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NEWS STORIES

Concealed carry lawsuit to federal courtSubmitted: 06/27/2013
MADISON - The state Department of Justice has moved a lawsuit over concealed carry class sizes to federal court.

DOJ regulations require a concealed carry applicant to prove they've taken a hunter's safety course, been discharged from the military, received small-arms military training or gone through an instructor-led training course.

The rules mandate a 50-to-one student-teacher ratio in instructor-led classes but don't impose any ratios on the other courses.



Gun rights group Wisconsin Carry Inc. sued DOJ in Waukesha County this month arguing the instructor-led ratio violates the U.S. Constitution's equal protection language since other forms of training don't have to abide by such ratios.

Defendants can move civil suits dealing with federal law into federal court.

DOJ filed notice Thursday with the Eastern District of Wisconsin it was exercising that right.


Story By: The Associated Press

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 IN OTHER NEWS
One person dead after being pulled from lakeSubmitted: 07/29/2014

WOODRUFF - Woodruff police want to know what happened to a person who died after ending up in the water.

The Woodruff Police Department was called to Indian Mounds boat landing about 4:30 p.m. Monday.

Two DNR rangers there had pulled an unconscious male from the lake.

Medical personnel at the scene told officers the victim had died, and the coroner was called.

An autopsy will be performed.

No name will be released until the victim is positively identified.


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Act 10, voter ID, domestic registry decisions nearSubmitted: 07/29/2014

MADISON - The Wisconsin Supreme Court plans to rule Thursday in three major cases.

The court is planning to issue its ruling on the collective bargaining changes Gov. Scott Walker and the Republican Legislature approved in 2011, despite massive protests that led to a series of recall elections.

Elements of the law have been upheld by the state Supreme Court and two federal courts already.

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Upper Penninsula mayor pleads guilty to embezzlementSubmitted: 07/29/2014

ESCANABA, MI - The former mayor of a small Michigan town has admitted to embezzling tens of thousands of dollars from a local service club.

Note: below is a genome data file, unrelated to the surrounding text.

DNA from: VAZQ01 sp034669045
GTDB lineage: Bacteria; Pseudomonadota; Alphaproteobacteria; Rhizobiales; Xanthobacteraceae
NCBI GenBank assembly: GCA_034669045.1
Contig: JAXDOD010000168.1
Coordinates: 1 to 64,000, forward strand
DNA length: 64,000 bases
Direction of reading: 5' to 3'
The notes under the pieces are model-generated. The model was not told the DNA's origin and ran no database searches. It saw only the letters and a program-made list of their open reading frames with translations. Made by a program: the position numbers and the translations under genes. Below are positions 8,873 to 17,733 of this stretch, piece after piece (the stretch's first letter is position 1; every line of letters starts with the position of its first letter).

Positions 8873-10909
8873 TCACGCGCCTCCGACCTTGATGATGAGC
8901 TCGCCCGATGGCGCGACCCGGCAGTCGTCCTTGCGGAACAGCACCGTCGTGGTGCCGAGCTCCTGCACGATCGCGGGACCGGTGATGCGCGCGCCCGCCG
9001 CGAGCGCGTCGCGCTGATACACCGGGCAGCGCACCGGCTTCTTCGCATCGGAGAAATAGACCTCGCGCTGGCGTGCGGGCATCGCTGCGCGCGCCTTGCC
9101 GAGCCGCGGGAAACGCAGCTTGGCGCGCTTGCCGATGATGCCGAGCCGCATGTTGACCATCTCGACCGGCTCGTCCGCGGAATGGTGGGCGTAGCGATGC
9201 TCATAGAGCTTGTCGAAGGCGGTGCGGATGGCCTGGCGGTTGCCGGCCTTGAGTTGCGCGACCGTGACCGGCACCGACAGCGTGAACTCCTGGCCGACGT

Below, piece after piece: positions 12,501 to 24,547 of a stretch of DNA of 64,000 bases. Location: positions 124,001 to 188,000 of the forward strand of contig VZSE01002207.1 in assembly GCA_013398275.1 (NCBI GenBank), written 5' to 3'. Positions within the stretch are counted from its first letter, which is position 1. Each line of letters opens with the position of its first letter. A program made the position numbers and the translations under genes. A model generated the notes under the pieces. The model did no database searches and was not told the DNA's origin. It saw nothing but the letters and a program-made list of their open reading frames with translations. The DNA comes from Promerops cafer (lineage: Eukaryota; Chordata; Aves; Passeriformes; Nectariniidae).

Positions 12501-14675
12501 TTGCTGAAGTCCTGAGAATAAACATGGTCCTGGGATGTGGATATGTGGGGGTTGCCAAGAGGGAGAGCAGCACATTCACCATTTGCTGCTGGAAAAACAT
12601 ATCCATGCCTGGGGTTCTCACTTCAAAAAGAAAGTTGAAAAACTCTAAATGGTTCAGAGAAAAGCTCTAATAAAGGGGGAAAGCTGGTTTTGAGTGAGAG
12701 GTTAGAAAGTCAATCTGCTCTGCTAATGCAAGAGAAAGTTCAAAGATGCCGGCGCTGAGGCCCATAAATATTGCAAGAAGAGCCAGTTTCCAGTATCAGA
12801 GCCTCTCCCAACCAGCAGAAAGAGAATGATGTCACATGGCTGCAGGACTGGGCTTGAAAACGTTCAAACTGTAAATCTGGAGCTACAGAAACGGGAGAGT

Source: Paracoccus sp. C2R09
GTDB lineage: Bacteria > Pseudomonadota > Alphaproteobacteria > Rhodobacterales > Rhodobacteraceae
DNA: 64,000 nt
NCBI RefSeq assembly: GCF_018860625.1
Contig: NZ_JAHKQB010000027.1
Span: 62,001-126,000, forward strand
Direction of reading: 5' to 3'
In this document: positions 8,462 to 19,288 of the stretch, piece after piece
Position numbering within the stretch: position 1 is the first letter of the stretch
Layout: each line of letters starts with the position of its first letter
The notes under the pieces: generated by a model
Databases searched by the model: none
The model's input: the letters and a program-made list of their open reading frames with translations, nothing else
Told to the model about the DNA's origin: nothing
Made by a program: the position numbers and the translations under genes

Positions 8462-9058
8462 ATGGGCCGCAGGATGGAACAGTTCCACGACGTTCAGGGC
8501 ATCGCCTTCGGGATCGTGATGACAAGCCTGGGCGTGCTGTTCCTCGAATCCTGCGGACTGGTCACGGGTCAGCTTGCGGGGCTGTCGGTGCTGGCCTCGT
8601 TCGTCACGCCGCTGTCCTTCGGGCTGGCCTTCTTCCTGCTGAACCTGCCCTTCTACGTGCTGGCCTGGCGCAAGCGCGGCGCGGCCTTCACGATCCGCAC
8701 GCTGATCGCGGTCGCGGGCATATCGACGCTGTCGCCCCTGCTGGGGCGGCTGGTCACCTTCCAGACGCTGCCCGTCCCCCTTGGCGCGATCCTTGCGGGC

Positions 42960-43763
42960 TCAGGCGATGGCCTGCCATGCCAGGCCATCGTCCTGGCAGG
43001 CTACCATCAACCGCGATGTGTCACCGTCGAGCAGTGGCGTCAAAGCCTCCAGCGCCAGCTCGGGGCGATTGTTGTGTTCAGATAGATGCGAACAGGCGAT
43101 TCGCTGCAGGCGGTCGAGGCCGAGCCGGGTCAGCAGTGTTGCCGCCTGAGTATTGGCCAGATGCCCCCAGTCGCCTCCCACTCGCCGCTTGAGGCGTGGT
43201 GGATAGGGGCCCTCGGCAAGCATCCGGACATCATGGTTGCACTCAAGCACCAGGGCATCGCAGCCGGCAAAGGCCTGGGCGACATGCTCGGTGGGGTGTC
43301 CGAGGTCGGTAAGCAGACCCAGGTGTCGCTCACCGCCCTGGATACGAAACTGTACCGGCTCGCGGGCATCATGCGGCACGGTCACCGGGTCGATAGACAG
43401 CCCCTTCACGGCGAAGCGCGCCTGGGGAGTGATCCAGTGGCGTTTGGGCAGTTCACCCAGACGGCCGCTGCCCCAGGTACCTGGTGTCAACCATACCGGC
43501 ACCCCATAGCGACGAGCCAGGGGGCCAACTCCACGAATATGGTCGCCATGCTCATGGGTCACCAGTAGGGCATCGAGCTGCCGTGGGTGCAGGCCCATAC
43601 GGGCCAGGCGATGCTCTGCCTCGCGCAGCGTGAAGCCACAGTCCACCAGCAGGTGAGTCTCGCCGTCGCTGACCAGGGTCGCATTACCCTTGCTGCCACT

The Daily Press reports (http://bit.ly/1qh77zh ) Leo Evans of Escanaba pleaded guilty Monday to a felony embezzlement charge. He also agreed to pay restitution.

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Green Bay to consider cell phone ban for driversSubmitted: 07/29/2014

GREEN BAY - Rhinelander and Wausau tried to make streets safer by banning cell phones while driving.

Now Green Bay is the latest city in Wisconsin to consider banning cell phones behind the wheel.

A Green Bay Alderman says he's almost been hit several times by someone talking on their cell phone while driving.

That included his trip to City Hall Monday night.

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Child runover by van on driveway, dies at hospitalSubmitted: 07/28/2014

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RACINE - A 5-year-old girl has died after being struck by a van in the driveway of a Racine home.

Police say the child had just arrived for a party in the neighborhood Saturday afternoon and was facing the street when a 16-year-old boy backed a van over the girl.

Authorities say a rear wheel ran over the girl. The teen heard people yelling and shouting, but didn't know he had hit someone. So, he pulled the van forward, running over the girl a second time.

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Study: fist bumps spread 90% fewer germs than handshakesSubmitted: 07/28/2014

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NATIONWIDE - You could spread fewer germs by going with the fist bump instead of a handshake.

A new study from Aberystwyth University in Wales shows a fist bump spreads 90 percent fewer germs compared to a handshake. That could be the difference between staying healthy and getting sick.

"That portion of our hands is subjected to every surface area, desktops, and countertops as well," said Oneida County Public Health Nurse Charlotte Ahrens. "We probably have a gazillion germs that are hitting that surface at any given point in time."

Researchers say the fist bump may be more hygienic because of its speed and smaller surface area. Health leaders like Ahrens say the transfer of some germs can actually help us.

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Merrill's downtown mural by student artists evokes history, cultureSubmitted: 07/28/2014

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MERRILL - "We normally do murals inside the high school by famous artists, and we do a re-creation of their work," says Merrill high school junior McKenzie Broeking.

But Broeking is painting with six other juniors, not only outside of the high school, but completely outdoors.

"They've run out of room in the high school for these murals. They have many of them now in the school. They decided to move their talents outside," says Art Lersch, a Community Resource Development Educator with the Lincoln County UW-Extension.

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